BIOS stands for Basic Input Output System. It’s a set of code that resides on a chip on your system’s motherboard. When a computer boots up, it looks in the chip for BIOS for instructions on where to find the operating system and among many other things, BIOS also further facilitates communication between the operating system and the hardware.
Like drivers and software, updates for BIOS are also released occasionally, but you should have a very good reason for updating your BIOS, also called flashing your BIOS. Unless you are having a specific issue like compatibility while installing new hardware that is resolvable through BIOS update, only then you should update your BIOS.
Solution 1: Through the Windows Operating System
To update your BIOS on your Dell computer/laptop, you will first have to check which version of BIOS is currently running on your system.
Hold the Windows key + R. In the run window, type msinfo32 and press Enter. System Information window will open. In the window, make sure System Summary is selected in the left pane. In the larger right pane, locate BIOS Version/Date. The value against it will be your BIOS version. Note it down.
Now go to www.dell.com/support/drivers. Enter your Service Tag or Express Service Code in the required text box usually written on the top or bottom of your desktop or laptop, if not, press Windows key + R. In the Run dialogue box, type cmd and press Enter. In the black window, type the following command:
wmic bios get serialnumber
Press Enter to run the command. Note down the characters under “Serial Number” which is your Service Code.
Type it under Service Tag or Express Service Code’s text box on the webpage and click submit. After submitting your Service tag, your system model should appear on the web page, under Product Support.
Make sure “Drivers and downloads” is selected on the left. Scroll down, under “Optimize your system with drivers and updates” and click “Find it Myself”. Make sure the correct Windows Operating System is listed next to View all available updates. If not, click Change OS to select the correct Microsoft Windows Operating System that is currently installed on your computer. Under “Refine your results:” click on BIOS in the drop-down menu to place a check on it. Click on BIOS available for download in the search results to expand its details. If the BIOS version and date is newer than the one currently installed, then click Download File to download it. If not, then you already have the latest BIOS version. Save and close any running applications, and open the downloaded file.
Click Yes to the User Account Control warning message. Follow the on-screen instruction carefully. Click yes and OK to the confirmation and warning messages that may vary by system model. Do not turn off your computer or laptop in any case during the updating process. In the case of a laptop, make sure the battery is present in the laptop and the AC adapter is connected with it the whole time.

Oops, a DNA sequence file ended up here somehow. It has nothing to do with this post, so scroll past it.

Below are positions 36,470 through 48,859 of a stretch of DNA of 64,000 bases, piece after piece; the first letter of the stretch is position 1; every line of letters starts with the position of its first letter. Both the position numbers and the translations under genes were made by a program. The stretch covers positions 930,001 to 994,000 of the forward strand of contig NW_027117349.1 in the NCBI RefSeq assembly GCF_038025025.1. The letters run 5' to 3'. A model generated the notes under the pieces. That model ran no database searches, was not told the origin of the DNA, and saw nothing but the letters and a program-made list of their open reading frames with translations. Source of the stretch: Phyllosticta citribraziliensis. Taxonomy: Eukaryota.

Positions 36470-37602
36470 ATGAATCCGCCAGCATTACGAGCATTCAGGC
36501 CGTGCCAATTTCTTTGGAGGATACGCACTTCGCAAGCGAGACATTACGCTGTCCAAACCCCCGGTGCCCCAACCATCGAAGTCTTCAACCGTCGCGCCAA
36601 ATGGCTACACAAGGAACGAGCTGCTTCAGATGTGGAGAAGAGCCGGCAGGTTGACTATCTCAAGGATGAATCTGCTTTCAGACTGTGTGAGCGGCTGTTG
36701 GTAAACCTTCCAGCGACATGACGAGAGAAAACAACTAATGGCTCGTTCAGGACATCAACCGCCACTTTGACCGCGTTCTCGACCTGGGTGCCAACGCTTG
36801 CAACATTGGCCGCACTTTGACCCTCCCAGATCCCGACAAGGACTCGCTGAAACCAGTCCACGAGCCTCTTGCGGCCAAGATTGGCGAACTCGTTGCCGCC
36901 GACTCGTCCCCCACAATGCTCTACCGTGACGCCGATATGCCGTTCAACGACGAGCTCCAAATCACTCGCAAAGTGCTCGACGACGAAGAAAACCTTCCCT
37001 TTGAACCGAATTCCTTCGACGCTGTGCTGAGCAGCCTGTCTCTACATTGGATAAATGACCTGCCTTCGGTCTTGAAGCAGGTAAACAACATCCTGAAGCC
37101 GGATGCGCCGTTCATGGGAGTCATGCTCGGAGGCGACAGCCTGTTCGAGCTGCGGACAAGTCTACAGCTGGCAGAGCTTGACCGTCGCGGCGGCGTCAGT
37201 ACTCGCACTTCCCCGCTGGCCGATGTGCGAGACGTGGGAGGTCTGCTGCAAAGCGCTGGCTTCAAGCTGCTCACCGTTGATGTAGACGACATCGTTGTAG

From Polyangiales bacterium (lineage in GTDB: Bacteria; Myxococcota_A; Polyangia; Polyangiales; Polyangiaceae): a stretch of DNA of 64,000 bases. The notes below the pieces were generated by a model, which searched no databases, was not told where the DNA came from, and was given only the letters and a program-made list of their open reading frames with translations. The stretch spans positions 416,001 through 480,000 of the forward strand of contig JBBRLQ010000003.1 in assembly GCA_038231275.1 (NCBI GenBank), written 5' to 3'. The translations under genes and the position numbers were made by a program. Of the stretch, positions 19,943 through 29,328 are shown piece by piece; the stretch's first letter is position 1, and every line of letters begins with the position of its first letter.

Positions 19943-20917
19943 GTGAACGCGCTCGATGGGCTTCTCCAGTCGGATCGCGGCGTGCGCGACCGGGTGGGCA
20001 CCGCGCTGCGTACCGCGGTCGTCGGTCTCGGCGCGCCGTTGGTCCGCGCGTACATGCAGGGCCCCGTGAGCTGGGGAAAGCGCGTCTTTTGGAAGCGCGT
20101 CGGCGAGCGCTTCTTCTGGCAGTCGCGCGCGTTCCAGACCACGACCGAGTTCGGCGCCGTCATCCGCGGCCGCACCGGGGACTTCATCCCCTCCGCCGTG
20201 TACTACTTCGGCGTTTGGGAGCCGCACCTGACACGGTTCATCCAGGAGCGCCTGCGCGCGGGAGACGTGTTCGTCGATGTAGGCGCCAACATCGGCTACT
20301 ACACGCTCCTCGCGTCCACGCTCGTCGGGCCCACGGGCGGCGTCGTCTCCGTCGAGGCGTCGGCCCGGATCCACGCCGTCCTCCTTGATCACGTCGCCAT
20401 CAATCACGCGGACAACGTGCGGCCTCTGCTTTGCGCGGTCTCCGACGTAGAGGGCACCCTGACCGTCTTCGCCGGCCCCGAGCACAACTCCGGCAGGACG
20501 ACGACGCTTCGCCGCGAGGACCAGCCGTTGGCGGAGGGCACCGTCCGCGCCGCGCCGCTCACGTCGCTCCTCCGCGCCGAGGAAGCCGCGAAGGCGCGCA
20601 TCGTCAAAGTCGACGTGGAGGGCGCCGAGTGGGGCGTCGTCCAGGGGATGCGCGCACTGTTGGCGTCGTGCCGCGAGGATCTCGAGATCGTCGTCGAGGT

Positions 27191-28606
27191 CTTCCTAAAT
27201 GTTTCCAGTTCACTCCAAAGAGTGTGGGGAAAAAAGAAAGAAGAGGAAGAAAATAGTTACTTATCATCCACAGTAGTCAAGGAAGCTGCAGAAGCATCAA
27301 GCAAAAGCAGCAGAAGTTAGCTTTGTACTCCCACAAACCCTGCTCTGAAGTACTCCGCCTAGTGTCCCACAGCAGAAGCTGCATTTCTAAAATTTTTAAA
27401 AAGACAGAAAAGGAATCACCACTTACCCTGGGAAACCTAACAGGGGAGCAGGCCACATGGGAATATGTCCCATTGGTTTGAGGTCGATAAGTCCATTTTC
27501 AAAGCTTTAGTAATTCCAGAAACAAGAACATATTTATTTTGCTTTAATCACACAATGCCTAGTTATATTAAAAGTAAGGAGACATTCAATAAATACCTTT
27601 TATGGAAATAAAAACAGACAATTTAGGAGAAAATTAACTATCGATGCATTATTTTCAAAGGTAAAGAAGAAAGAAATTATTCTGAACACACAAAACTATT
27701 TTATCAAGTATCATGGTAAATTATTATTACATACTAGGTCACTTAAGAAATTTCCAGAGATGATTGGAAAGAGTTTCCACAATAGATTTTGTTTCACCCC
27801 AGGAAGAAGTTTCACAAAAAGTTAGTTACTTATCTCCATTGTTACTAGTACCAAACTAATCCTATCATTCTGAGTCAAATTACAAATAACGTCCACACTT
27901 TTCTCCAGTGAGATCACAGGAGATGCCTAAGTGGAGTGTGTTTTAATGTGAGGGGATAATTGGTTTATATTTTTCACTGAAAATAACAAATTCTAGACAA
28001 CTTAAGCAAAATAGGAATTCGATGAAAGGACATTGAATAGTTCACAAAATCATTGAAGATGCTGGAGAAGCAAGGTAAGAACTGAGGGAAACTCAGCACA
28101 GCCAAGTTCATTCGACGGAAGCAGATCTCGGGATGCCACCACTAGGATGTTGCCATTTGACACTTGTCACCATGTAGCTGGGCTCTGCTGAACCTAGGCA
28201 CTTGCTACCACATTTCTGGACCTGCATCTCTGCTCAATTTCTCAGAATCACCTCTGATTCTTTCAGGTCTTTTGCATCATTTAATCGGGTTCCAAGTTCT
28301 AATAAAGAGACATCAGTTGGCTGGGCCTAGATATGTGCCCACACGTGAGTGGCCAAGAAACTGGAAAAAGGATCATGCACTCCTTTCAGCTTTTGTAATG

Solution 2: Through A Bootable Flash drive
If you can’t log onto a system and still have to update its BIOS, you’ll have to do it through booting from your Flash drive. Make sure to select USB in the proper boot order to proceed. To know the current BIOS version installed, power on your target system, and keep pressing F2 until the BIOS setup appears. Your BIOS version will be given next to BIOS Revision.
- To check if an updated BIOS version is available, go to www.dell.com/support/drivers from any system that you have access to.
- Enter your Service Tag or Express Service Code in the required text box usually written on the top or bottom of the target desktop or laptop whose BIOS you want to update.
- If not, scroll down and click “View products” under “Browse for a product.” And select your desktop’s or laptop’s model accordingly.
- Use the above-given method in Solution 1 to check if a newer version of the BIOS is available. If yes, then click Download File to download it. If not, then you already have the latest BIOS version. Connect the Flash drive you’re going to make bootable with your system. Hold Windows Key + E to open windows explorer. Back up the data if any from the Flash drive.
- Download Rufus from this link. We will use it to make the Flash drive bootable. Open the downloaded file.
- Select your Flash drive under Device. Select FAT32 in the drop-down menu under File system and select FreeDOS next to “Create a bootable disk using”. Click Start.
- Click close when the process is complete. Copy the updated BIOS file to the Flash drive and that file only. Note down the exact name of the file.
- Connect the Flash drive to the target system whose BIOS you want to update. Power it on. Keep tapping F12 until the Boot Menu appears.
- Highlight your Flash drive/USB from the boot menu. Press Enter.
- A command prompt window will appear. Type C: and press Enter.
- Type dir to list the files on the flash drive.
- Now type the exact filename of the BIOS update file e.g. E5440A13.exe and press Enter.
- Follow the on-screen instructions. Do not turn off your computer or laptop in any case during the updating process. In the case of a laptop, make sure the battery is present in the laptop and the AC adapter is connected with it the whole time.